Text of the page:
I remember when Laurent Blanc was France head coach between 2010-2012, it was a mess tactically. Deschamps took over and from the players to the media, everybody praised the change. Finally, there was some tactical work done at training and the players knew what to do.
Deschamps got a lot of things right up to the 2014 World Cup. He shaped the team nicely, they were disciplined and organised plus he changed systems at times with positive effect. And then he lost his way a bit. The two years of friendly matches prior to Euro 2016 at home were difficult and he got things wrong at times, like the embarrassing 1-0 defeat in Albania.
During the Euros, he almost totally messed it up in the round of 16 against Ireland by starting an experimental midfield trio with Blaise Matuidi on the right and Pogba on the left in front of N’Golo Kante! Then he changed everything at half-time to switch to a 4-4-2 formation, with Kingsley Coman coming on for Kante, and France progressed with two goals from Griezmann.
Wins over Iceland and Germany (sorry) were more impressive, but in the final Deschamps showed his limits. On that night in the Stade de France, with his team massive favourites against a Portugal side without the injured Ronaldo for most of the game, he could not find a way to make the French win. He couldn’t inspire his players — even when Andre-Pierre Gignac hit the post in the 92nd minute and France were on top with three more minutes to go, with extra-time looming, he was gesturing to his men to calm down.
It came back to haunt him as France lost the title thanks to a strike from Eder, but Deschamps will have to deliver next time. The pressure will not be as high as in 2016 because it’s not at home, but many people see Les Bleus as favourites.
The problem is that Deschamps is a conservative manager, more cautious than adventurous and more defensive than attacking. Having a solid defensive unit is usually not enough anymore to win a major international title, so Deschamps’ style could again be an issue in Russia.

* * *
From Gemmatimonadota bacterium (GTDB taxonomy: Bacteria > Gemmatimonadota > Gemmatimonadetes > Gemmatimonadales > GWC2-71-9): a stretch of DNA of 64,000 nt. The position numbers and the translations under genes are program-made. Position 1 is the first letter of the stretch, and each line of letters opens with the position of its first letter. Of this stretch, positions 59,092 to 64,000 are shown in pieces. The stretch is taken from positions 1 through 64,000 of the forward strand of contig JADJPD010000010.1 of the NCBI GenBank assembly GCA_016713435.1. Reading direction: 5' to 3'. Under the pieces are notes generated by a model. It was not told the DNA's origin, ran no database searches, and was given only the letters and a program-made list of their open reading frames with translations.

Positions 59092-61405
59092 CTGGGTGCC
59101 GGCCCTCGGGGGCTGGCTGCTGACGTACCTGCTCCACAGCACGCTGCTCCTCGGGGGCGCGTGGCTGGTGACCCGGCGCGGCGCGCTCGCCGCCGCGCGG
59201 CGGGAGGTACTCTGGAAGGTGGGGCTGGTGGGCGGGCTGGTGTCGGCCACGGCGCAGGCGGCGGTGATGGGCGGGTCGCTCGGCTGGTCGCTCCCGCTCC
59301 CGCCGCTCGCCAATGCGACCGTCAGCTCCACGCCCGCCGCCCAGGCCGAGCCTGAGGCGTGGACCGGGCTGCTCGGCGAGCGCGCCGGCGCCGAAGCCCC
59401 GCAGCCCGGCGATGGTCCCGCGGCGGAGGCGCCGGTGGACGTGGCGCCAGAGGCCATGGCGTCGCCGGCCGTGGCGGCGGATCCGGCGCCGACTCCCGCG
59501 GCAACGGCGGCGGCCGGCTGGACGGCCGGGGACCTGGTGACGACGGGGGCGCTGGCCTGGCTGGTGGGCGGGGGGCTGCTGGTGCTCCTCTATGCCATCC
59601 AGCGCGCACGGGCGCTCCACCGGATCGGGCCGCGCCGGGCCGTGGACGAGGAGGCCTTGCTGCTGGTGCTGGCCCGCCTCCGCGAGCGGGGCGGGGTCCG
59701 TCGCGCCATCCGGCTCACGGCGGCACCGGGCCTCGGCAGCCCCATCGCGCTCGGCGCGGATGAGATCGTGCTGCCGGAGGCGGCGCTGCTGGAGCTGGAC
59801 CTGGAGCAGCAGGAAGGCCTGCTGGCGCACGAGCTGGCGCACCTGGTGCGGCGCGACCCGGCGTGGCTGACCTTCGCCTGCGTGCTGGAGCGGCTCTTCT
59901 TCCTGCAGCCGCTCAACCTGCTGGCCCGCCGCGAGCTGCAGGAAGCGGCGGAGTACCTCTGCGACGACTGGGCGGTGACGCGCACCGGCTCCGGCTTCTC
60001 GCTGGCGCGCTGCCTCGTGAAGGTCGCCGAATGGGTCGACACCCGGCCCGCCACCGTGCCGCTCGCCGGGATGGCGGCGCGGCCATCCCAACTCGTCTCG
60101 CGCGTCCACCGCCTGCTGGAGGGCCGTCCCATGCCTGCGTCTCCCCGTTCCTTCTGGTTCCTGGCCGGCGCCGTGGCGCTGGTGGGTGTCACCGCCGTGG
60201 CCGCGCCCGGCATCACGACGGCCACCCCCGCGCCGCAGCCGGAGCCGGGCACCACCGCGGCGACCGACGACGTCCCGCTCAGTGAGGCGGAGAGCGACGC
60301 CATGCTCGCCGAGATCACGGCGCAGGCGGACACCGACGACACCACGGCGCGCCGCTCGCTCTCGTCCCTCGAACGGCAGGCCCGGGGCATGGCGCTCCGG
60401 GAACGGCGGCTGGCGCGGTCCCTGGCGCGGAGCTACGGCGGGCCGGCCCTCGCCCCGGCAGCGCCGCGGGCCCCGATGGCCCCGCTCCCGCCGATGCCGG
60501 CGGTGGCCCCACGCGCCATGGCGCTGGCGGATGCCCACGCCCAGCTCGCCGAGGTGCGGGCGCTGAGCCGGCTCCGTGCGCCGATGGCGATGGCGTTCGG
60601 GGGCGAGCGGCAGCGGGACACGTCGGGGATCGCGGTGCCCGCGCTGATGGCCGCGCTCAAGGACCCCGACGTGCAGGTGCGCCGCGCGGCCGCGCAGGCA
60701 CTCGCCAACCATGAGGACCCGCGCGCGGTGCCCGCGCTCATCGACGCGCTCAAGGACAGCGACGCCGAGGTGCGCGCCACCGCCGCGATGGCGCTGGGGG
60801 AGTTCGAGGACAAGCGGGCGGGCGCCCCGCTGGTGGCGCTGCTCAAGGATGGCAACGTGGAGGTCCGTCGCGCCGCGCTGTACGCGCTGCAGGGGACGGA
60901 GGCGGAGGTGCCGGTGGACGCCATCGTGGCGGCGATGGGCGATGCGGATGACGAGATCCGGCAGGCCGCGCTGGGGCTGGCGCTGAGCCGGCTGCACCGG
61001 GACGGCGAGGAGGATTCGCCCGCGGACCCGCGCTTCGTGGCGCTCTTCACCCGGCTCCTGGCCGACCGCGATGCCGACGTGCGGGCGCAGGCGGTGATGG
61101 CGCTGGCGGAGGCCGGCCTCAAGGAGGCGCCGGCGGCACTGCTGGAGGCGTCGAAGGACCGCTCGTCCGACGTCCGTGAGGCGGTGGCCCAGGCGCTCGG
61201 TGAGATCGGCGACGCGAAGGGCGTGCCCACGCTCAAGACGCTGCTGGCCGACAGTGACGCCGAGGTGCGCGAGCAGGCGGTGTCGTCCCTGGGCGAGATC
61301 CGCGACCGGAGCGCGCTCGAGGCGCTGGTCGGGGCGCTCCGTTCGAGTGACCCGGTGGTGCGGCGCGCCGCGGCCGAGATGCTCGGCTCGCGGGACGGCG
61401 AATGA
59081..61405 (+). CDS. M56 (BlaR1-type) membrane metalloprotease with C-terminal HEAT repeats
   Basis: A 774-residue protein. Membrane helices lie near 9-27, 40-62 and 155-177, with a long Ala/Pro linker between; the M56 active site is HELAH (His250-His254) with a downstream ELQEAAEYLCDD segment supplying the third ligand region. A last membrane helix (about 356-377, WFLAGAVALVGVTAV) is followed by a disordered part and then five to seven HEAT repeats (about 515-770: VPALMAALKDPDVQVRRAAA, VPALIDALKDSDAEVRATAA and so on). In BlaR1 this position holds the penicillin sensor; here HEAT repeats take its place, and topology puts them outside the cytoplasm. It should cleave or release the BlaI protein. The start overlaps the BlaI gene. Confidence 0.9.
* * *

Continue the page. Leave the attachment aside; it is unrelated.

That is a real shame when you think about the incredible attacking talent that France have going into this World Cup. Just consider: Griezmann, Coman, Olivier Giroud, Kylian Mbappe, Ousmane Dembele, Thomas Lemar, Alexandre Lacazette, Anthony Martial, Nabil Fekir, Florian Thauvin and even Dimitri Payet, Ben Yedder, Kevin Gameiro, Moussa Dembele or Jean-Kevin Augustin. They won’t be all going to the World Cup but it is pretty scary to see this abundance of talent in one team.
Deschamps is spoilt for choice and in terms of offence, Germany don’t seem to have the same depth, do they?
I wasn’t trying to wind you up, honest. (Well, maybe a little bit.) But even as a German, I’d say it’s a shame to see such a talented group of players being managed so uninspiringly.
As for our perceived lack of striking options up front, things have actually improved quite markedly. At the 2014 World Cup, we had Thomas Muller, Miroslav Klose and Gotze; 2016 we had Muller and Gomez; next summer, we’ll have Muller, Sandro Wagner and Timo Werner (maybe Gotze and maybe Gomez). We haven’t had this variety up front for a couple of decades.
Muller will do his thing, probably on the right. In the middle, Wagner offers a physical presence and point of reference in the box whenever Germany will be up against deep defences, which they will be in most games.
Werner, by contrast, offers pace for direct balls over the top and counterattacks. The RB Leipzig man could be the missing piece of the puzzle: a “playing” striker who can drop deep or go long, and play off the shoulder of the last defender. He’s only 22 and still developing at this level, but Low has high hopes for him, especially in tandem with Leroy Sane, who’ll start on the left as things stand. There is also Marco Reus, Julian Brandt and Julian Draxler for the wide position.
I’ll admit that Les Bleus have a superb squad but that won’t curb my enthusiasm for the Nationalmannschaft. As you’ll see on Tuesday night in Cologne, things look pretty promising for the world champions.